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Yasukuni Shrine: the Basics

Prime Minister Abe Shinzō’s visit to Yasukuni Shrine on December 26, 2013, was the first by a Japanese leader for seven years and drew fierce criticism from China and South Korea. What started as a place to honor those who fell while fighting the Tokugawa shogunate has become a center of controversy in East Asian relations. This article presents the key historical, religious, and political information regarding the shrine.
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Reading Between the Lines of Obama’s Asia Tour

US President Obama’s four-country tour of Asia was not all smooth sailing. No final agreement was reached with Japan on the TPP free trade talks, and in South Korea all eyes were turned to its unprecedented maritime disaster. Still, the United States made steady progress in the objective of solidifying its position in Asia, including the US military’s return to the Philippines for the first time in 22 years.
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Ferry Disaster Deals a Blow to Korean ConfidenceRoh Daniel

US President Barack Obama visited South Korea on April 25 and 26, immediately after his two-night, three-day state visit to Japan. But the timing of his trip to Seoul could hardly have been worse. He arrived not long after the tragic capsizing of a Korean ferry, the Sewol, in the Yellow Sea off the southwest Korean coast. Obama touched down in Seoul to find President Park Geun-hye and her fellow…
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Japan, Korea Participate in First Summit Since 2012

On March 25, trilateral talks among the leaders of Japan, South Korea and the United States were held in The Hague. Convened at the request of US President Barack Obama, the talks were the first formal meeting between Japanese Prime Minister Abe Shinzō and South Korean President Park Geun-hye since the two took office. Will this prove to be a step toward a more lasting thaw in relations between these neighbors? Here we trace some of the notable recent developments that led to this stage.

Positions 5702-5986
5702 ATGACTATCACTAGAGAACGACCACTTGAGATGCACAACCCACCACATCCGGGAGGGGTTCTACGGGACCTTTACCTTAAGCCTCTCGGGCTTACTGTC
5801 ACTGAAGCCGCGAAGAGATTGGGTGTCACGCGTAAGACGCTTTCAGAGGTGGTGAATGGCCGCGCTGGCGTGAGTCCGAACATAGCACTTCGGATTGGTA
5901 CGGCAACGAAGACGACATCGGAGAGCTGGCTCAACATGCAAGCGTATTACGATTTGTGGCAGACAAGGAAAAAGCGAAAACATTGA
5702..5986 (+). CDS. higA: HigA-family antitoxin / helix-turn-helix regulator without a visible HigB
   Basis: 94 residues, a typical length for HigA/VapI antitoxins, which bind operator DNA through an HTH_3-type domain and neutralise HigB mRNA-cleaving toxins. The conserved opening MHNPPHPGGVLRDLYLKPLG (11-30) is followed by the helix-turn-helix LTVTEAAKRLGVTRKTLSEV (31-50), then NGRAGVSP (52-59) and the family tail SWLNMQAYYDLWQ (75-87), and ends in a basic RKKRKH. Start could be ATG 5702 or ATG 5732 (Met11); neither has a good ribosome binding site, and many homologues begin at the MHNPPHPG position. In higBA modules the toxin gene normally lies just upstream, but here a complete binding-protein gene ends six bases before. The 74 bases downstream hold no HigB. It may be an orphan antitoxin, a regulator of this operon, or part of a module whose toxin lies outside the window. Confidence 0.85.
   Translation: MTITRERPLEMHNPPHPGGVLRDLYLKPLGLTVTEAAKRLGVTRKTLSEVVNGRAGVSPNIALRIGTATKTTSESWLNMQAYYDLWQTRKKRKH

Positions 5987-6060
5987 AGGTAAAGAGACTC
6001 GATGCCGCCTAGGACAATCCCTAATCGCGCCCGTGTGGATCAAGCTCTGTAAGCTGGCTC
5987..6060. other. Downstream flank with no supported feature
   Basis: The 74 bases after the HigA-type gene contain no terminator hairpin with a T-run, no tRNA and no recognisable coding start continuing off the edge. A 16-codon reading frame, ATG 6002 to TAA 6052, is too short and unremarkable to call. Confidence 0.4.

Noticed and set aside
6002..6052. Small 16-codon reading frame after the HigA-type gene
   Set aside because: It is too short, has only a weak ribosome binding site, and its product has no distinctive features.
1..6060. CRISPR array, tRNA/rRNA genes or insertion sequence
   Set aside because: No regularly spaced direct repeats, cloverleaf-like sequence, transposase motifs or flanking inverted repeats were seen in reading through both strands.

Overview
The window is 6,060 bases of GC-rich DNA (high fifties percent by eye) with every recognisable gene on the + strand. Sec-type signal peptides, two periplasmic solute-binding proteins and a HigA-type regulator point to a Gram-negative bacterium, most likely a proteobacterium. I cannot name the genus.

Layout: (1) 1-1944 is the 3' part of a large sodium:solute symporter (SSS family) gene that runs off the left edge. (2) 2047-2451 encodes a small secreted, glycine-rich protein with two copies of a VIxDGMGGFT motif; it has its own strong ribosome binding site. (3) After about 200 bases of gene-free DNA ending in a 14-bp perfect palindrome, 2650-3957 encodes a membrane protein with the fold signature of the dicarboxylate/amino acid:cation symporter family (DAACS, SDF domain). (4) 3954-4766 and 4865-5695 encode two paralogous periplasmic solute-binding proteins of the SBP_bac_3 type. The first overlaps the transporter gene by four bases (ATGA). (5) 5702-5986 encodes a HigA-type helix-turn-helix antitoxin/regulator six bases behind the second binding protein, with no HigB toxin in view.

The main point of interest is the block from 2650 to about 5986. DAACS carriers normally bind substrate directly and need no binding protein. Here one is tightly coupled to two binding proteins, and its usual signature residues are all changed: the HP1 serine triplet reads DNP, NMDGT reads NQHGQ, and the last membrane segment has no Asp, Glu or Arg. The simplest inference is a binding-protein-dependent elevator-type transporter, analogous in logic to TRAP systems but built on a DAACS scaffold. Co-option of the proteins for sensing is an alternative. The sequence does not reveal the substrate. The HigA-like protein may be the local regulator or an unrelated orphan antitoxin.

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Eurasian Diplomacy in Japan, 1997–2001Tōgō Kazuhiko

With the collapse of the Soviet Union and the rise of China in the 1990s, Japan’s leaders recognized the need for a more independent foreign policy adapted to the realities of the post–Cold War era. “Eurasian diplomacy” played a crucial role in this transition, as related by a former top Foreign Ministry official closely involved in the policy’s development and implementation under three successive LDP prime ministers.
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Korean Courts Order Japanese Firms to Compensate Wartime Laborers: Background to the RulingsKokubun Noriko

South Korean courts have recently issued several rulings ordering Japanese corporations to compensate wartime forced laborers. Tsukuba University Professor Kokubun Noriko examines the background to these rulings.
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Why Can’t Seoul and Tokyo Get Along?Kimura Kan

The current severe chill in Japan–South Korea relations contrasts with the relative warmth when Abe Shinzō started his first term as prime minister in 2006. The causes of the difference lie in the changes that have occurred in South Korea’s circumstances in the interim.
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“Hafu” Filmmaker Spotlights Bicultural Japan

The recent film Hafu documents the lives of five bicultural Japanese. Nippon.com spoke to one of the film’s two directors, Nishikura Megumi, to learn more about the film and the motivation behind it.
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The Strategic US-Japan-Korea Triangle: Emerging Perils and Prospects for CooperationKent Calder

Developments over the past two decades have made the challenge of trilateral cooperation more difficult for the United States and its two Northeast Asian partners, Japan and South Korea. Washington should promote major initiatives to improve the three-way relationships.
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A More Confident Japan in a Strong Alliance: Michael Green Speaks

The international scene in East Asia remains fluid, but the new government in place in Tokyo is showing an energetic approach to economic policy and a more stable hand on the tiller of diplomacy. We spoke to the international affairs expert Michael Green about his views on Japanese politics and the country’s place in the regional and global picture.
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